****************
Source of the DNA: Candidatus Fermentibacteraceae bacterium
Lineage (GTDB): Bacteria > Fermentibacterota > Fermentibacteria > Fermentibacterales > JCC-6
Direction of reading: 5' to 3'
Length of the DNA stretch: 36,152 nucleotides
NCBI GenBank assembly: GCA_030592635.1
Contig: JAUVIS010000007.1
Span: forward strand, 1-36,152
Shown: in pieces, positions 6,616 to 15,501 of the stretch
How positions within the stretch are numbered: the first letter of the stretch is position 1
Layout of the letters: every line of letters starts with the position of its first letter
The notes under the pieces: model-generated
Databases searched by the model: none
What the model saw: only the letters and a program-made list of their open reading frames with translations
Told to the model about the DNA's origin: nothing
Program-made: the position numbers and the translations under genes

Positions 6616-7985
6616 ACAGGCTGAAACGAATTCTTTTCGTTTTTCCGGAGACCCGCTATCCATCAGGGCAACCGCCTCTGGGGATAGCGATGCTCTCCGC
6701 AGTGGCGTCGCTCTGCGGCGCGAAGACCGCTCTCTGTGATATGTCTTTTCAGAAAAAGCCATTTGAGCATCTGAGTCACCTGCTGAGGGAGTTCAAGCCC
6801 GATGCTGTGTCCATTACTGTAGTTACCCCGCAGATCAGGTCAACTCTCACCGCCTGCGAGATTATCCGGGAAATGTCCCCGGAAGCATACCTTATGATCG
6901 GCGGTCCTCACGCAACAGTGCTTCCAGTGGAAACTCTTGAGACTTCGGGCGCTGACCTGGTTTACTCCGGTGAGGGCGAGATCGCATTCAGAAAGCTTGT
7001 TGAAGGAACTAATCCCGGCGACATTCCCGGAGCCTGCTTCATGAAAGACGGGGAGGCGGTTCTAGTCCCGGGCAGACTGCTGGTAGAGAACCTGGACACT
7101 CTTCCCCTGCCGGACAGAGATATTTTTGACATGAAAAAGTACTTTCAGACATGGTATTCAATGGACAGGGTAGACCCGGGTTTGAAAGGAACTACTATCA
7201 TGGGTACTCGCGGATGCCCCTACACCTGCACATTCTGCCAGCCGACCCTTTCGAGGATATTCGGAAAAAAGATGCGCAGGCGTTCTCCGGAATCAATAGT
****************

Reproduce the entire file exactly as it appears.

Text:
Source of the DNA: Candidatus Fermentibacteraceae bacterium
Lineage (GTDB): Bacteria > Fermentibacterota > Fermentibacteria > Fermentibacterales > JCC-6
Direction of reading: 5' to 3'
Length of the DNA stretch: 36,152 nucleotides
NCBI GenBank assembly: GCA_030592635.1
Contig: JAUVIS010000007.1
Span: forward strand, 1-36,152
Shown: in pieces, positions 6,616 to 15,501 of the stretch
How positions within the stretch are numbered: the first letter of the stretch is position 1
Layout of the letters: every line of letters starts with the position of its first letter
The notes under the pieces: model-generated
Databases searched by the model: none
What the model saw: only the letters and a program-made list of their open reading frames with translations
Told to the model about the DNA's origin: nothing
Program-made: the position numbers and the translations under genes

Positions 6616-7985
6616 ACAGGCTGAAACGAATTCTTTTCGTTTTTCCGGAGACCCGCTATCCATCAGGGCAACCGCCTCTGGGGATAGCGATGCTCTCCGC
6701 AGTGGCGTCGCTCTGCGGCGCGAAGACCGCTCTCTGTGATATGTCTTTTCAGAAAAAGCCATTTGAGCATCTGAGTCACCTGCTGAGGGAGTTCAAGCCC
6801 GATGCTGTGTCCATTACTGTAGTTACCCCGCAGATCAGGTCAACTCTCACCGCCTGCGAGATTATCCGGGAAATGTCCCCGGAAGCATACCTTATGATCG
6901 GCGGTCCTCACGCAACAGTGCTTCCAGTGGAAACTCTTGAGACTTCGGGCGCTGACCTGGTTTACTCCGGTGAGGGCGAGATCGCATTCAGAAAGCTTGT
7001 TGAAGGAACTAATCCCGGCGACATTCCCGGAGCCTGCTTCATGAAAGACGGGGAGGCGGTTCTAGTCCCGGGCAGACTGCTGGTAGAGAACCTGGACACT
7101 CTTCCCCTGCCGGACAGAGATATTTTTGACATGAAAAAGTACTTTCAGACATGGTATTCAATGGACAGGGTAGACCCGGGTTTGAAAGGAACTACTATCA
7201 TGGGTACTCGCGGATGCCCCTACACCTGCACATTCTGCCAGCCGACCCTTTCGAGGATATTCGGAAAAAAGATGCGCAGGCGTTCTCCGGAATCAATAGT